10. Bring bacterial culture to OD600 of 1 (dilute in sterile 1x PBS).

  3. Tissue binding assay
    This assay uses 4 μm thick paraffin embedded section of tissues fixated in PFA, mounted on glass slides (see Materials and Reagents).
    1. Fill three staining jars with these three solutions and perform deparaffinization as described (Figure 2A):
      1. Xylene–5 min, 5 min, 2 min.
      2. Ethanol 100%–5 min, 5 min, 2 min.
      3. Ethanol 96%–3 min, 2 min, 2 min.
      Note: Deparaffinization is done in a chemical hood.
    2. Cover sections with blocking solution (see Recipes) and incubate at room temperature for 6 h.
    3. Suspend 50 μl of bacteria at OD600 = 1 in 950 μl blocking solution, after discarding blocking solution, lay the bacterial suspension gently on slide.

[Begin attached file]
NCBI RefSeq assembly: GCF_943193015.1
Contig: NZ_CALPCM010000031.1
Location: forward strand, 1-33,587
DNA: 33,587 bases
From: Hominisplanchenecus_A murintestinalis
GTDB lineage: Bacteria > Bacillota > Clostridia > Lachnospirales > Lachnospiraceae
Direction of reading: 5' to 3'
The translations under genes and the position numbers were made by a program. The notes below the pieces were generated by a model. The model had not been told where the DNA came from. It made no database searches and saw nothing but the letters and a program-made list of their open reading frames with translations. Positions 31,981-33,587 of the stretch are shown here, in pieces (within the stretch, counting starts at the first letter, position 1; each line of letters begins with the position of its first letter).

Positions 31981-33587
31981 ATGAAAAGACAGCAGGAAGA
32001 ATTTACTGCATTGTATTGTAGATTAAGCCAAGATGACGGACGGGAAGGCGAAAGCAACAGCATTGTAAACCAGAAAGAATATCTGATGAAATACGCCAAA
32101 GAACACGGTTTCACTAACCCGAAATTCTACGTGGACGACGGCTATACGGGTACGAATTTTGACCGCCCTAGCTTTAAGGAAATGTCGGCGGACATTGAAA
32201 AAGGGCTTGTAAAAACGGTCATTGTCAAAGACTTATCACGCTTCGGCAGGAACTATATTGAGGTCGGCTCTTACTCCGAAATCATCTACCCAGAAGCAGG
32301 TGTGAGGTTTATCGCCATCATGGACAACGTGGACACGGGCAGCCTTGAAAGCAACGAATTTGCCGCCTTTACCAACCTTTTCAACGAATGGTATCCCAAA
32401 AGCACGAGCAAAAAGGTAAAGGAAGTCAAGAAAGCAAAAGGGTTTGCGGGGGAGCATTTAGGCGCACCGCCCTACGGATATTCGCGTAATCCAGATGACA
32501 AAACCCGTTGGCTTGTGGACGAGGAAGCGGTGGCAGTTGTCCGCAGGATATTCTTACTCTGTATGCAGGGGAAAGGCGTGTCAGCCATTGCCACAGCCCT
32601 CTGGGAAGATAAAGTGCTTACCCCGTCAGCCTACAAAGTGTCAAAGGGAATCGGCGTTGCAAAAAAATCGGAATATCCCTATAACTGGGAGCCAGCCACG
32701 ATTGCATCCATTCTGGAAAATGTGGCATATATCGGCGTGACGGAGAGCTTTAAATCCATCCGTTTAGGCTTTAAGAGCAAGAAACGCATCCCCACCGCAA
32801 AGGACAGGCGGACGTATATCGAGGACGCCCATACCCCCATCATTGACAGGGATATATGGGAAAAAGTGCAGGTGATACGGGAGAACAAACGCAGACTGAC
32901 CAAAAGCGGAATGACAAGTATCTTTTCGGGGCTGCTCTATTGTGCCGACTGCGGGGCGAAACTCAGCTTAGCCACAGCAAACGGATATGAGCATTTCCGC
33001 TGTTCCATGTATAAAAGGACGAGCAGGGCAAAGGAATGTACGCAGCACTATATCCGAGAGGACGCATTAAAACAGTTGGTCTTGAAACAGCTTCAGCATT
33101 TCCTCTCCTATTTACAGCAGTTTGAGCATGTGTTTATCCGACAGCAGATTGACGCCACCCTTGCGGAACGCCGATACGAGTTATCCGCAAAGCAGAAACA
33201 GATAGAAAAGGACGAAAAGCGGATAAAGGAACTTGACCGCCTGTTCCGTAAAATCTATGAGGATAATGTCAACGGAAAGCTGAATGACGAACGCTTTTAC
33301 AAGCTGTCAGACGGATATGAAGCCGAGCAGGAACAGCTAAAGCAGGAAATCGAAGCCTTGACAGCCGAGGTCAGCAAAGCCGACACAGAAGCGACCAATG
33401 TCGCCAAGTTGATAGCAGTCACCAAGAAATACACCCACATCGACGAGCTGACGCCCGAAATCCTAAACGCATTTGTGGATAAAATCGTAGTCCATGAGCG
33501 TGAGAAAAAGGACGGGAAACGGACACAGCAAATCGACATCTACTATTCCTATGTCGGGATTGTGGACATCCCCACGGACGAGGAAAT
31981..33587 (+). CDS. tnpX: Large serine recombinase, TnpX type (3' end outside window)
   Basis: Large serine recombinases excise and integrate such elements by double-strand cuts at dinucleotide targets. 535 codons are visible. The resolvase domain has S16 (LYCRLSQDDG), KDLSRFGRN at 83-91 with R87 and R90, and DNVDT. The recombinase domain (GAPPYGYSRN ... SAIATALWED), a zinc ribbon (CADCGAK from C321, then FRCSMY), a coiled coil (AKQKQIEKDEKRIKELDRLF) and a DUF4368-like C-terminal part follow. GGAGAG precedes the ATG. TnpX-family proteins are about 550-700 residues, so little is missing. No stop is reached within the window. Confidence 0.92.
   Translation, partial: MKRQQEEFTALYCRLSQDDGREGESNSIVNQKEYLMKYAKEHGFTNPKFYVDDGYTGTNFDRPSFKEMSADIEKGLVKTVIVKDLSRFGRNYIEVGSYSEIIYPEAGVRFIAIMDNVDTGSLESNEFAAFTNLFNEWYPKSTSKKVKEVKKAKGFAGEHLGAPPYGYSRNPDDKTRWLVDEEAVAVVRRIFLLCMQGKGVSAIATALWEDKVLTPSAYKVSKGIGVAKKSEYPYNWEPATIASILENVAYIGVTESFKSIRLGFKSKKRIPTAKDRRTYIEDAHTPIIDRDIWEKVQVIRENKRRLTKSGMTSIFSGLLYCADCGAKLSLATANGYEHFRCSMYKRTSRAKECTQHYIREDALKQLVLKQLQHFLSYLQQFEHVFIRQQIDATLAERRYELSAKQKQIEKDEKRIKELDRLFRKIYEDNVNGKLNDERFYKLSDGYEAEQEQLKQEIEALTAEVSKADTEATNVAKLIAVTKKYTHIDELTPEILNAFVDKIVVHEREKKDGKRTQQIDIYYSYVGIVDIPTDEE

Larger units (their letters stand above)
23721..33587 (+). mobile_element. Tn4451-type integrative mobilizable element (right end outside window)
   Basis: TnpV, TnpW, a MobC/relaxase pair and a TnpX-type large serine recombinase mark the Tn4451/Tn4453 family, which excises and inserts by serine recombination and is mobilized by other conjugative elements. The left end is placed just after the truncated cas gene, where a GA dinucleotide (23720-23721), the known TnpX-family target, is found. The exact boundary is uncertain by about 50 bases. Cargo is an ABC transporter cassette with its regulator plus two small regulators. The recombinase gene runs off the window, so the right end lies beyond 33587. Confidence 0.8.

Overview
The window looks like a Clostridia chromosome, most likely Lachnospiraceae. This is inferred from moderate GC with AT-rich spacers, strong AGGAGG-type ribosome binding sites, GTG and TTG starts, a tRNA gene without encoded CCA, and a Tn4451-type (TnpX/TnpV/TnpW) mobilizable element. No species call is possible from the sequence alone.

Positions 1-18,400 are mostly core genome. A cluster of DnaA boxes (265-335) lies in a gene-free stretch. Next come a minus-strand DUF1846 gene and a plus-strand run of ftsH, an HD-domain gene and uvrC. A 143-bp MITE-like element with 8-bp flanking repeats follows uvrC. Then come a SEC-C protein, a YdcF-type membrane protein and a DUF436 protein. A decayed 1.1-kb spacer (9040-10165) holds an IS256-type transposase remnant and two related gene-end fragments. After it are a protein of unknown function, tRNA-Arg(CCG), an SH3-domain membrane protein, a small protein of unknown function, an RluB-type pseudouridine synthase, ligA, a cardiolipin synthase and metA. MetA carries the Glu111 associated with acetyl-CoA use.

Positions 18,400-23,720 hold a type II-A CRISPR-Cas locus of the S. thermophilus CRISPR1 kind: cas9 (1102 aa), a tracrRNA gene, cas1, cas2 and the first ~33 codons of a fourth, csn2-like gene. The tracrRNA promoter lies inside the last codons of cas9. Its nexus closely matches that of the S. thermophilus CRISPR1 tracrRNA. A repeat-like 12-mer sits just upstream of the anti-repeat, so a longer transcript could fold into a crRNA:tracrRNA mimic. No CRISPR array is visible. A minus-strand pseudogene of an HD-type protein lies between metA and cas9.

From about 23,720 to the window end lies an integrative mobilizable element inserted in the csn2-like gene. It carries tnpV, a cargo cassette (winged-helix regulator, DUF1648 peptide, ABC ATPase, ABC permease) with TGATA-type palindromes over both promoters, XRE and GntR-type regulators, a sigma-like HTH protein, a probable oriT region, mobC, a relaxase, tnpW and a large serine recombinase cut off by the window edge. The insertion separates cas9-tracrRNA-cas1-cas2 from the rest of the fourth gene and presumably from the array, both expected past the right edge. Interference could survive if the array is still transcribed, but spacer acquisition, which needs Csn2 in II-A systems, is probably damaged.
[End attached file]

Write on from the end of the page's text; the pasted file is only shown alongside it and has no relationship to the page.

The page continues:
4. Incubate overnight at 4 °C in a wet chamber (line chamber with wet tissues), protected from light.
    Next day washing:
    1. Prepare 2 staining jars filled with 1x PBS and another staining jar containing PBS with 0.05% Tween 20 (PBST, Figure 2B).
    2. Wash twice with PBS for 5 min per wash. Transfer the slides to PBST and wash for 10 min (Figure 2B).


      Figure 2. Washing/deparaffinization illustration. Prepare three washing jars filled with the solution indicated on the jar in the illustration and keep the slides in the jar for the indicated amount of time. Figure 2A illustrates the first round of slide deparaffinization in preparation for the binding assay. Figure 2B illustrates washing after overnight incubation to wash off unbound bacteria, dark purple jar contains PBS supplemented with tween (PBST).